Thursday, June 12, 2014

India: UN Secretary-General Appeals to Capital to Get Tough on Wholesale Rape of Mothers of Tomorrow

According to The Gulf Times, when UN Secretary General Ban Ki-moon recently spoke of his horror of a brutal rape and killing of two teenage girls in Uttar Pradesh, it represented another "ringing" of the bell on a nation plagued with institutionalized debauchery on girls and young women of all ages, simply because they are viewed as second-class citizens.

Ban Ki-moon’s outrage was the second occasion in 18 months that he lashed out at India which has faced the wrath of media for not doing enough to protect its female citizens.

The UN chief has been urging India to take drastic action against those committing deadly sexual violence against women and task it to implement stringent preventive measures in light of some of the most sickening incidents.

Last week, two girls aged 12 and 14, were brutally raped and strangled with their bodies left hanging from a tree in Badaun district of Uttar Pradesh, India’s largest state. 

Ban Ki-moon’s earlier call for New Delhi to protect women came in December 2012 after a 23-year-old medical student sustained serious injuries, and eventually died, from being gang-raped on a public bus in the capital before being thrown onto the roadway and left for dead.

She died two weeks later after being flown to Singapore for treatment to injuries, described by doctors as the worst treatment of person in their medical careers.

COMMENT: Growing sexual crimes against girls and women is the single most issue divisive issue vocalized by an Indian public frightened to let their wives and daughters out alone, particularly after dusk.

In the case of the two teenage girls who were not only gang-raped, but hanged until dead, their only offense was leaving their home to relieve themselves, considering that only 30% of Indian homes have indoor plumbing.

 The assailants in the Badaun incident, included two police officers, who were no different than the animal kingdom, operating solely from instinct.

In the meantime, Indian politicians are no different than those in the US. They function not out of serving those who voted for them, but rather their own self-interests, selfishness and perceptions of grandeur.

There is never a day that goes by without Indian media reporting on rapes and fatal attacks on women. Yet, at least the media is fulfilling its role to speak for victims in the absence politicians who genuinely search for solutions.

The capital of New Delhi, sadly, has long been accused as the rape epicenter of India. Hardly, something to be proud of.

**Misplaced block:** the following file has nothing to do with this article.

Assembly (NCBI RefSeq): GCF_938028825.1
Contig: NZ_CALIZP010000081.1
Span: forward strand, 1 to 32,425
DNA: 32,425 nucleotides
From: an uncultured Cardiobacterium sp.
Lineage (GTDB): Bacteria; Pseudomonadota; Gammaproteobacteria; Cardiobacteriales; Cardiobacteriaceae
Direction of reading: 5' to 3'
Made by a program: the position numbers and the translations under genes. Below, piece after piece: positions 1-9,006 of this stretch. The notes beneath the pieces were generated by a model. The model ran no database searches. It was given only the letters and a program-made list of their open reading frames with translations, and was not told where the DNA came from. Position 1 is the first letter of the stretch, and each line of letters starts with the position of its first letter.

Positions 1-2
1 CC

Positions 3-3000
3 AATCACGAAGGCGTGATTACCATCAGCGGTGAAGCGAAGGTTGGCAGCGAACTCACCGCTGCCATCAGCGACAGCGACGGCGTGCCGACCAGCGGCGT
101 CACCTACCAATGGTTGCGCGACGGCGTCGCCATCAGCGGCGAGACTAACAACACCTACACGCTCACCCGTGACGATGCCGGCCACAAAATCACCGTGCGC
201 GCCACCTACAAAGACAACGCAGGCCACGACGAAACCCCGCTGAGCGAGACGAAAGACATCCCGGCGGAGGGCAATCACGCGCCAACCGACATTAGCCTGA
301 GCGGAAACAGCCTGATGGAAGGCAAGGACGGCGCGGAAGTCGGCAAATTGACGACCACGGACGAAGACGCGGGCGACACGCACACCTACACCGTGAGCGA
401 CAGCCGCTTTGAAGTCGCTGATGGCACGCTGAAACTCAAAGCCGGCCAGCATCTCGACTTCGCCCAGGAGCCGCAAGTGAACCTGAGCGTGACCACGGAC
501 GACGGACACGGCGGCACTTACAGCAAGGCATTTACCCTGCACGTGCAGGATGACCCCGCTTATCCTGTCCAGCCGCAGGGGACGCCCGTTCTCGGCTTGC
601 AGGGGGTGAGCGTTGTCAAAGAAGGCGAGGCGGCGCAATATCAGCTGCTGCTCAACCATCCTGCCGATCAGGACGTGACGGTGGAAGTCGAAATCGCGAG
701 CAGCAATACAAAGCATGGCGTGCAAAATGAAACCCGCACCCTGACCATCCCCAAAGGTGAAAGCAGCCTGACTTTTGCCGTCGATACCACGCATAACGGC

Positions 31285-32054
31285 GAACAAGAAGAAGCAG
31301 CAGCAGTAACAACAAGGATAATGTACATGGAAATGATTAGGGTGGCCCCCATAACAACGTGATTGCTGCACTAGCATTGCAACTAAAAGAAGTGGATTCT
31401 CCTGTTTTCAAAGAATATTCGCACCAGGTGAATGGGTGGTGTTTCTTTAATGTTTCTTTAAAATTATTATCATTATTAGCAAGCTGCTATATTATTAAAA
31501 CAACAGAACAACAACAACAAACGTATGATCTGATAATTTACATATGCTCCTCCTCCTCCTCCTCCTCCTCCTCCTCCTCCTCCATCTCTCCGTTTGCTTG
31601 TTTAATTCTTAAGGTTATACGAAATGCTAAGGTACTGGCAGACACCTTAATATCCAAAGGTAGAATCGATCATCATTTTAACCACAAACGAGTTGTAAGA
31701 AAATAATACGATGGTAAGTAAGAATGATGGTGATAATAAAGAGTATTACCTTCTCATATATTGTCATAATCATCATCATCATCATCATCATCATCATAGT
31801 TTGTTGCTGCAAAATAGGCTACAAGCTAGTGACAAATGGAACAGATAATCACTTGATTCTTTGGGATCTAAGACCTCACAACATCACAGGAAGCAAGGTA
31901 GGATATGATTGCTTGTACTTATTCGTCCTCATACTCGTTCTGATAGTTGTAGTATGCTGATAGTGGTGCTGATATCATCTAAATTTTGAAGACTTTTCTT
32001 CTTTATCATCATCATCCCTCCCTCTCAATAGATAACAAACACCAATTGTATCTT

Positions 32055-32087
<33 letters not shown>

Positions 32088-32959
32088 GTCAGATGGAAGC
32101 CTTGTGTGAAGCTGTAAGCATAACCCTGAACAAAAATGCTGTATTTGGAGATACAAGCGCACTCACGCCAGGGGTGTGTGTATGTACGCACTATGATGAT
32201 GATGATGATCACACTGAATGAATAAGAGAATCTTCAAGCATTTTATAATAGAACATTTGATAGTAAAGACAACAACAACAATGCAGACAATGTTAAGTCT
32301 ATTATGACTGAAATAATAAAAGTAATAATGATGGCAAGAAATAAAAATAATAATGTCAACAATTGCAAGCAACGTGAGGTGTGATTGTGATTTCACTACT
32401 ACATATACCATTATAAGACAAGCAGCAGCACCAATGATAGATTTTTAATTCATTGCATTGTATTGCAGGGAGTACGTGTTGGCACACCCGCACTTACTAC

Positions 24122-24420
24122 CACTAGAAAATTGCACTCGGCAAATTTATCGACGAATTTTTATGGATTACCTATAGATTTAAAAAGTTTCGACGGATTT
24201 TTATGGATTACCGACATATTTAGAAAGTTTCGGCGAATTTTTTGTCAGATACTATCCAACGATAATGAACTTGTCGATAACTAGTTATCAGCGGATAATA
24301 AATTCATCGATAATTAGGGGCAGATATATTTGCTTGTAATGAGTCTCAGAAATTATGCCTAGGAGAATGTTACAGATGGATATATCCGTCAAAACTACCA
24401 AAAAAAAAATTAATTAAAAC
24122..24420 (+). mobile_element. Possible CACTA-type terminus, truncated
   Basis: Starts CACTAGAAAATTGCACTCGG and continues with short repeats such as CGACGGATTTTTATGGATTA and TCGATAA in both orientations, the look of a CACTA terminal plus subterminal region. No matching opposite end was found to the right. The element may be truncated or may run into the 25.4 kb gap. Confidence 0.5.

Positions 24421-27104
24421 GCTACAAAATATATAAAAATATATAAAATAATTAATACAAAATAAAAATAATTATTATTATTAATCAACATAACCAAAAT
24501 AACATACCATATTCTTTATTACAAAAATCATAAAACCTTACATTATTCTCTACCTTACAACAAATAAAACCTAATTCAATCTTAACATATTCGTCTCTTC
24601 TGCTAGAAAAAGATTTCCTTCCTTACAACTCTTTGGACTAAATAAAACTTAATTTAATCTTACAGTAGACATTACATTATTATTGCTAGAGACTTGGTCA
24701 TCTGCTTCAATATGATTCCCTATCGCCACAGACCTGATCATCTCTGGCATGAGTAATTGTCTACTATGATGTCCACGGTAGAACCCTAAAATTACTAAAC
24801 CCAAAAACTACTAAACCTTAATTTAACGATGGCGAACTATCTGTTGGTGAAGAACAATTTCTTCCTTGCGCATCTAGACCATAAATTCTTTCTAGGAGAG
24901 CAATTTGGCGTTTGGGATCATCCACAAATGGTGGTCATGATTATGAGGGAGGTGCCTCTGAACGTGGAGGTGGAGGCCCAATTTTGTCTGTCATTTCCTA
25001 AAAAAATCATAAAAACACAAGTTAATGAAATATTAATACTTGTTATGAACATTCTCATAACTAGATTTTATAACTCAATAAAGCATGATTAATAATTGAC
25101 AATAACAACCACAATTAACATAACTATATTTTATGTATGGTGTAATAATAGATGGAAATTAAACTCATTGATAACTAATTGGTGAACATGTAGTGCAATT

Several months ago a state-owned company came up with the idea for a handgun designed specifically for women. The downside? It cost nearly US$2,000, well beyond the pocket-book of 90% of most Indian women. Worse, there was no integration of mandatory firearms training, certification and licensing. As a result, the badly-conceived nation evaporated like water.

I continue to emphasize that it is very moot as to what rape and gang-rape statistics reveal in India, but rather all of the youthful lives that are tainted forever when a young girl or woman is forcibly raped.

The real tragedy is that only one in ten forcible rapes are ever reported in a nation of 1.3 billion. Worse, the police, culpable as ever, are often assailants in the very crimes they are sworn to protect.

Sexual attacks on Western women do little to boost India’s image as a cultural center. internationally. Neither do reports of low conviction rates of rape cases in a country where the Indian judiciary system is notoriously inept and the attitude of society and police towards rape victims is elusive.

True, the penal code has been upgraded to include more vigorous sentences for rapists and gang-rapists, the latter category being viewed as a "coming of age" entitlement.

I firmly believe that until such time as the respect of women is viewed equally as it is for men, little will change until such time as Indian boys and men are socialized from the earliest age.

Additionally, new enlightened leadership is essential to modifying the Indian Police Service as it currently exists. Only until such time as police who commit sexual crimes are sent to prison and formally stripped of their responsibilities can India even begin to make a dent in sex crimes.

Moreover, it is India's outdated caste system that encourages an entitlement belief system that has proved to be an accessory to those on the low-end of the system being treated as sub-human.

Tragically, most sexual crime solutions are an "after-thought" rather than being an integrated component of a comprehensive program that crosses legal, cultural and sociological frameworks of society.

Movie star Vidyut Jamwal, a black-belt holder, has been conducting regular self-defense classes for women in India’s commercial capital of Mumbai for more than a year and set up a martial arts school in southern India designed specifically for females.

As with most initiatives in India, such an approach, while helpful, is NOT a component of a national comprehensive rape awareness effort, but rather a standalone "piece" that fails to have bipartisan support at all levels of government.

Another message-point that seems to have been missed by most Indian politicians, is that according to UK-based THE TELEGRAPH, a survey by Indian chambers of commerce has revealed that a 35% decline in the numbers of female foreign tourists since a a young medical student, 23, was raped and murdered in December 2012, by six gang-rapists on a moving public Delhi bus before she was dumped on the road and left to die.  

Of 1,200 tourist businesses surveyed, more than 70% reported significant numbers of cancellations from British, US, Australian and Canadian women tourists, and a 25% decline over all.